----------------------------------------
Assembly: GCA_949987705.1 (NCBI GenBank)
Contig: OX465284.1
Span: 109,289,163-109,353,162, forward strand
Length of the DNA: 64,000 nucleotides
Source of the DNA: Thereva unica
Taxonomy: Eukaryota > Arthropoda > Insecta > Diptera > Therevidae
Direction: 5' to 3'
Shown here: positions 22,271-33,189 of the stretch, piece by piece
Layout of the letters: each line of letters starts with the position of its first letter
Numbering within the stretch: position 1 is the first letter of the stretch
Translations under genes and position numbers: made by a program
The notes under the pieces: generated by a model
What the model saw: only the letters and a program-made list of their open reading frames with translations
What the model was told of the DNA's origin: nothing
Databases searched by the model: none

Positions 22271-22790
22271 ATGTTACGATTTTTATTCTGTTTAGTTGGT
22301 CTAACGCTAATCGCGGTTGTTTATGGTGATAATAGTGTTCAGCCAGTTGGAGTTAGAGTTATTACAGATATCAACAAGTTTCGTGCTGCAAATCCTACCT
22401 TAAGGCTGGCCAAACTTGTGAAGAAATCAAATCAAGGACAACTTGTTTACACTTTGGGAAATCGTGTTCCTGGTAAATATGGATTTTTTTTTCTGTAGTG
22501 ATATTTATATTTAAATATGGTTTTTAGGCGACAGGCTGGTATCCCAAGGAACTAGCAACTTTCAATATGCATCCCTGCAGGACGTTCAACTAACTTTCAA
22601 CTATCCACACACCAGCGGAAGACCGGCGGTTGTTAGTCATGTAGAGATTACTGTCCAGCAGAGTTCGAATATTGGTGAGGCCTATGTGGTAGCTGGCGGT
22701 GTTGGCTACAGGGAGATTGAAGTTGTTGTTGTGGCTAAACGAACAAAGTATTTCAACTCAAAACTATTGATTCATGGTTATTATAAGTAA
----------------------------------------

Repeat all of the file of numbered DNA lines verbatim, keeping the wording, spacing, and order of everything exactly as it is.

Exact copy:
Assembly: GCA_949987705.1 (NCBI GenBank)
Contig: OX465284.1
Span: 109,289,163-109,353,162, forward strand
Length of the DNA: 64,000 nucleotides
Source of the DNA: Thereva unica
Taxonomy: Eukaryota > Arthropoda > Insecta > Diptera > Therevidae
Direction: 5' to 3'
Shown here: positions 22,271-33,189 of the stretch, piece by piece
Layout of the letters: each line of letters starts with the position of its first letter
Numbering within the stretch: position 1 is the first letter of the stretch
Translations under genes and position numbers: made by a program
The notes under the pieces: generated by a model
What the model saw: only the letters and a program-made list of their open reading frames with translations
What the model was told of the DNA's origin: nothing
Databases searched by the model: none

Positions 22271-22790
22271 ATGTTACGATTTTTATTCTGTTTAGTTGGT
22301 CTAACGCTAATCGCGGTTGTTTATGGTGATAATAGTGTTCAGCCAGTTGGAGTTAGAGTTATTACAGATATCAACAAGTTTCGTGCTGCAAATCCTACCT
22401 TAAGGCTGGCCAAACTTGTGAAGAAATCAAATCAAGGACAACTTGTTTACACTTTGGGAAATCGTGTTCCTGGTAAATATGGATTTTTTTTTCTGTAGTG
22501 ATATTTATATTTAAATATGGTTTTTAGGCGACAGGCTGGTATCCCAAGGAACTAGCAACTTTCAATATGCATCCCTGCAGGACGTTCAACTAACTTTCAA
22601 CTATCCACACACCAGCGGAAGACCGGCGGTTGTTAGTCATGTAGAGATTACTGTCCAGCAGAGTTCGAATATTGGTGAGGCCTATGTGGTAGCTGGCGGT
22701 GTTGGCTACAGGGAGATTGAAGTTGTTGTTGTGGCTAAACGAACAAAGTATTTCAACTCAAAACTATTGATTCATGGTTATTATAAGTAA